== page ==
by Gail Picco October 12, 2021
Call Me Indian: From the Trauma of Residential School to Becoming the NHL’s First Treaty Indigenous Player, Fred Sasakamoose, forward by Bryan Trottier, Viking Canada, May 18, 2021, 288 pp., $23.18
(October 12, 2021) Fred Sasakamoose’s Call Me Indian is a story worth telling, beautifully rendered, and artfully told. It’s a family saga—the influence on Sasakamoose of his moosum, his grandpa, the bright cheerfulness of his mother, her inventive in the ways of getting things done while his father was away, logging or working the trapline, and her willingness to speak truth to Sasakamoose later in his life, when he needed it. Sasakamoose’s descriptions of his siblings, and his own wife and children leap off the page, and we are invited to pull up a chair to join them.
There are many Sasakmooses, a family descended from Ahtahkakoop, the Cree chief that claimed the land Fred Sasakamoose lived on, then called Sandy Lake, as their own. His family was sprawling, but he was the only one who played hockey well enough to make it into the NHL to play for the Chicago Blackhawks in their 1955/56 season. He was the first Treaty Indigenous player to do so.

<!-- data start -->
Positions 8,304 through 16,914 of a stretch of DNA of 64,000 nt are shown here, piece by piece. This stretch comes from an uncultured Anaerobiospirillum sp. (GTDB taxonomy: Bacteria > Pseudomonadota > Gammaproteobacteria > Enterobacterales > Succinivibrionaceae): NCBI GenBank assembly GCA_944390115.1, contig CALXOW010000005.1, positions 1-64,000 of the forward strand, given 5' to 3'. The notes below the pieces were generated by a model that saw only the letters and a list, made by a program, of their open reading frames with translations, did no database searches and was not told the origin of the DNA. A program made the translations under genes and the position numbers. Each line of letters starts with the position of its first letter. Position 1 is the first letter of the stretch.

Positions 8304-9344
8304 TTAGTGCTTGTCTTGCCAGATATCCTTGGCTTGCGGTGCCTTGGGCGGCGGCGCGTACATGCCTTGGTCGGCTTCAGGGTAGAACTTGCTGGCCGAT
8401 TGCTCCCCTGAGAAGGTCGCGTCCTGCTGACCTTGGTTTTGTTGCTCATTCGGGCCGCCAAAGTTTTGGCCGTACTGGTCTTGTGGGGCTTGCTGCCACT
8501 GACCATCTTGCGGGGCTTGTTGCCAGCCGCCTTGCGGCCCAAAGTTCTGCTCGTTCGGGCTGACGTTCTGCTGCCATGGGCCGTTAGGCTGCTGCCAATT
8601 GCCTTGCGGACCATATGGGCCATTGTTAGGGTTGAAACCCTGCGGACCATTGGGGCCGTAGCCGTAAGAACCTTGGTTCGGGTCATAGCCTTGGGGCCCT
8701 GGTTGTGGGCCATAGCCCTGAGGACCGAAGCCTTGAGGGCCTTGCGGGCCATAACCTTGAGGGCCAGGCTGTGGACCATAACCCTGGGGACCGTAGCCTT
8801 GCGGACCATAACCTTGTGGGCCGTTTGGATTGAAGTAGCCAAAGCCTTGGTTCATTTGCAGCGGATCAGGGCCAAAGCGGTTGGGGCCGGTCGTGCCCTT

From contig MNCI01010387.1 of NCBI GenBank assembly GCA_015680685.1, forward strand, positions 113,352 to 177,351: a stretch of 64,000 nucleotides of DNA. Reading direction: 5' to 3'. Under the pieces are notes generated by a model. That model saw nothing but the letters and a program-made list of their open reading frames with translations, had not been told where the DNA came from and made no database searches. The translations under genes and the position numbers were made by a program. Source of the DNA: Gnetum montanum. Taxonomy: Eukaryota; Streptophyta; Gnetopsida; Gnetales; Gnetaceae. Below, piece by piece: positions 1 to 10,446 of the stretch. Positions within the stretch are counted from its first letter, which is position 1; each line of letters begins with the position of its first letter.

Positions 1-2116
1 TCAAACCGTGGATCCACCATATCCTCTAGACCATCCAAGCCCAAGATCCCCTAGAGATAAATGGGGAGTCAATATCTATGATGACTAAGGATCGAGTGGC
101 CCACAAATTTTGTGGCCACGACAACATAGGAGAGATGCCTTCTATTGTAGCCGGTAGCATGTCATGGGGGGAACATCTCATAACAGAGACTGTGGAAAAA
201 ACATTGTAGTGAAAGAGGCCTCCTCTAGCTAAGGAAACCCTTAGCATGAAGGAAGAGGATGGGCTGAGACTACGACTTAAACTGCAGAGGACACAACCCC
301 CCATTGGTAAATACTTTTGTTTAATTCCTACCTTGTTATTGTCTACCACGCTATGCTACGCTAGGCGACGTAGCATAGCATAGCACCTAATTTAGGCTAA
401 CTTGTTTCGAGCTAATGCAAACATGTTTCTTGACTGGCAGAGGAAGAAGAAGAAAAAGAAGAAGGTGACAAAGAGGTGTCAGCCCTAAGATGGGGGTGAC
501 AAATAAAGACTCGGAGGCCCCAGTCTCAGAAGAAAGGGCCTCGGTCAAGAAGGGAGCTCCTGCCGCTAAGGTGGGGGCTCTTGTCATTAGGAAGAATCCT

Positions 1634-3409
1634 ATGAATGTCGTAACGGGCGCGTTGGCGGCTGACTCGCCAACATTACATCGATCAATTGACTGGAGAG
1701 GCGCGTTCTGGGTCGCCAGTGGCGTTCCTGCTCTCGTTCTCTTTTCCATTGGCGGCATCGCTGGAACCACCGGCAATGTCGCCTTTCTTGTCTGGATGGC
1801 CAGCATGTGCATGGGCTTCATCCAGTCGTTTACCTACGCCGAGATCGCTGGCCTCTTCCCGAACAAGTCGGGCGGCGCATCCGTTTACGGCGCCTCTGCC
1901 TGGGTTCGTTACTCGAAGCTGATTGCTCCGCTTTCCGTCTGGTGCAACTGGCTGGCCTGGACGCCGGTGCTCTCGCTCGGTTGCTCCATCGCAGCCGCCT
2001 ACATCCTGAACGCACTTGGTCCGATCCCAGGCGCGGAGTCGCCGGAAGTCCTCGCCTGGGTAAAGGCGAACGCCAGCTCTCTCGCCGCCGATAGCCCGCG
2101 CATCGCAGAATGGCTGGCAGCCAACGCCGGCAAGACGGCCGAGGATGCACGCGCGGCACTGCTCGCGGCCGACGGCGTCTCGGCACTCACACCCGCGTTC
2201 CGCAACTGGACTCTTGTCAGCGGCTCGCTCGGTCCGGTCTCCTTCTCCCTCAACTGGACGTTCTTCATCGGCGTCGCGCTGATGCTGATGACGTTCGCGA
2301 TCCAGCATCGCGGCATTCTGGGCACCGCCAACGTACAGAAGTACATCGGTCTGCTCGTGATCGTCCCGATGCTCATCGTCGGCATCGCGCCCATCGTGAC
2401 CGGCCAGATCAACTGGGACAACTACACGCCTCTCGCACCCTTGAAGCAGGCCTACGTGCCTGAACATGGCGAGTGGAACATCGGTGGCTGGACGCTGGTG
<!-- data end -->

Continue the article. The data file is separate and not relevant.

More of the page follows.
Born on Christmas Day in 1933, the first seven years of Sasakamoose’s life were lived within the closeness of his family, in a home “full of song, dance, and tradition. It was full of wonder and mystery. It was full of family, love and community,” he writes. They spoke Cree at home, travelled miles by sled with his mother to visit family, Sasakamoose was nurtured by his moosum, a man who couldn’t hear or speak, but communicated using hand gestures, a man of whom Sasakamoose writes,
“Moosum and I didn’t need to talk to understand each other. He would look over at me and smile, and I immediately knew what he was thinking. We’d often go for long walks together. He’d hold my hand or rest his palm on my back, and with each footstep I felt as if what was on his mind was floating through the air to me.”